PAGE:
Image Credit: Credit: NASA JPL-Caltech, Harvard-Smithsonian CfA

Meet the Rho Ophiuchi Cloud, a celestial star-forming region that lurks about 400 light-years from Earth in the constellation of Ophiuchus

This area belongs to the larger Rho Ophiuchi Cloud Complex, which spans an entire 5 light-years in totality. As you can see, the region is currently undergoing swift changes, which include giving birth to some 300 stars. Said stars are estimated to be merely 300,000 years old, which makes them young compared to our middle-aged Sun, but much more energetic.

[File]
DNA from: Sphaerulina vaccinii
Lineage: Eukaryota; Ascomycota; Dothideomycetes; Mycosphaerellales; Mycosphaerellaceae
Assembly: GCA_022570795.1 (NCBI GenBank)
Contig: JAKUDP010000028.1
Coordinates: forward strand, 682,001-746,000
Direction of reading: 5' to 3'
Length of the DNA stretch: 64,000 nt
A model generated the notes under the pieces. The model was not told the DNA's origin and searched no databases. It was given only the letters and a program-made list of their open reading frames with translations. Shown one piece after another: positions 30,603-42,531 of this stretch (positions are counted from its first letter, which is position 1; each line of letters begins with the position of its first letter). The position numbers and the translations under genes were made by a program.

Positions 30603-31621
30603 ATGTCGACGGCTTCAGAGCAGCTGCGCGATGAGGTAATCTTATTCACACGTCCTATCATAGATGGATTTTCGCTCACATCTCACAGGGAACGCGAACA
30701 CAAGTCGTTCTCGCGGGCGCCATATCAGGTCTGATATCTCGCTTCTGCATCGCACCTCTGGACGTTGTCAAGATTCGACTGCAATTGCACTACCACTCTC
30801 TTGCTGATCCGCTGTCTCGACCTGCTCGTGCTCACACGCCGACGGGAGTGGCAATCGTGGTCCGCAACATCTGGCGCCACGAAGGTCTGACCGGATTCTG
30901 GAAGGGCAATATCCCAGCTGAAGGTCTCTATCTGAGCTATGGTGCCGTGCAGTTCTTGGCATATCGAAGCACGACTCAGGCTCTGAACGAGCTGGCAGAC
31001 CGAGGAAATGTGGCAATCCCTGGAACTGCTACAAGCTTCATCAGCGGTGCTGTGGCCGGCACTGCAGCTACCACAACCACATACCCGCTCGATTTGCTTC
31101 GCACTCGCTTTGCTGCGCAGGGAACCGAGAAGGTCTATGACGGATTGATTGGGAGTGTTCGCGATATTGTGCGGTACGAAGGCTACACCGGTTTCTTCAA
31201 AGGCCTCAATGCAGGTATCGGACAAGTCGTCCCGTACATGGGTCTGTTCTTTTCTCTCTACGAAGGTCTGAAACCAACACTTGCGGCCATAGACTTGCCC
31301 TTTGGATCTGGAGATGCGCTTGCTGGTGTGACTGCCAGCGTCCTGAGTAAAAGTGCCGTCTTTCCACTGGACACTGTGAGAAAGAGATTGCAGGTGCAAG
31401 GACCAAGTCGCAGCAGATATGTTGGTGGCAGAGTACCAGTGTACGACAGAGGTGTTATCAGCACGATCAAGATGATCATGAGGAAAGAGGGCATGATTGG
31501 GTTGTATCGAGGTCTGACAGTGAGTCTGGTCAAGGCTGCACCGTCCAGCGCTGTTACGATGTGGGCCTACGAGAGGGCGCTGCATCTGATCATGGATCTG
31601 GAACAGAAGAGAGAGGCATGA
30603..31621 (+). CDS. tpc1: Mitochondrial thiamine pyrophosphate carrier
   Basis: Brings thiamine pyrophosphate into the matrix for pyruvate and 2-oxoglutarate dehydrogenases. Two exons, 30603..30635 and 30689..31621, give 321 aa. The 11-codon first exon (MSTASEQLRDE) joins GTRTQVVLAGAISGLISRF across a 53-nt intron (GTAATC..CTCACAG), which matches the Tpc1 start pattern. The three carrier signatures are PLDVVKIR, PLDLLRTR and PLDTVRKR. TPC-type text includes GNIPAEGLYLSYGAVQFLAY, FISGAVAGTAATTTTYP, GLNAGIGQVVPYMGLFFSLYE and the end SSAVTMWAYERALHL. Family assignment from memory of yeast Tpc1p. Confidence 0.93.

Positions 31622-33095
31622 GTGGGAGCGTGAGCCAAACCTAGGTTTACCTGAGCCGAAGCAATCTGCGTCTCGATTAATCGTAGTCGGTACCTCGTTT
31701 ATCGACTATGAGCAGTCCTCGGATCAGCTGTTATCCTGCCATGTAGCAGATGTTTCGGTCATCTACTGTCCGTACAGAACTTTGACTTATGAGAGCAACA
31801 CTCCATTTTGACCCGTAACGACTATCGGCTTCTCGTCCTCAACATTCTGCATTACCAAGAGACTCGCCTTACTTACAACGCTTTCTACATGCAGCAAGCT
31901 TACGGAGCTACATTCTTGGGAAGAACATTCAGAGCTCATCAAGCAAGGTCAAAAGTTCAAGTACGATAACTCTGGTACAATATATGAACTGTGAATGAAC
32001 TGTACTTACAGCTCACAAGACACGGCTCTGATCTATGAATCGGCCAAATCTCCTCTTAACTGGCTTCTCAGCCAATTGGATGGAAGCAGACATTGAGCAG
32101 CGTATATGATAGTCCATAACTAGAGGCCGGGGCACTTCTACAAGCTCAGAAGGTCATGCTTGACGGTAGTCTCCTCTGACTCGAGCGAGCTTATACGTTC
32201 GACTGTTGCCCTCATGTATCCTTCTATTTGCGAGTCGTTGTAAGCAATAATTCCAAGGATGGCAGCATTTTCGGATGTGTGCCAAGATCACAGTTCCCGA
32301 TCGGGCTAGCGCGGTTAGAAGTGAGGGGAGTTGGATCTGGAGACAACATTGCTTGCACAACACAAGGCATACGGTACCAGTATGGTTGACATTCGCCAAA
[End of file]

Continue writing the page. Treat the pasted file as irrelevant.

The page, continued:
If you could get close enough to the area to take a good gander at it, it would not look like this. This image is false-colored, as seen using the on-board tools belonging to the Spitzer Space Telescope (an observatory that specializes in capturing light at infrared wavelengths). The different colors correspond to the age and temperatures of the stars embedded in the nebula.

See a larger image here.

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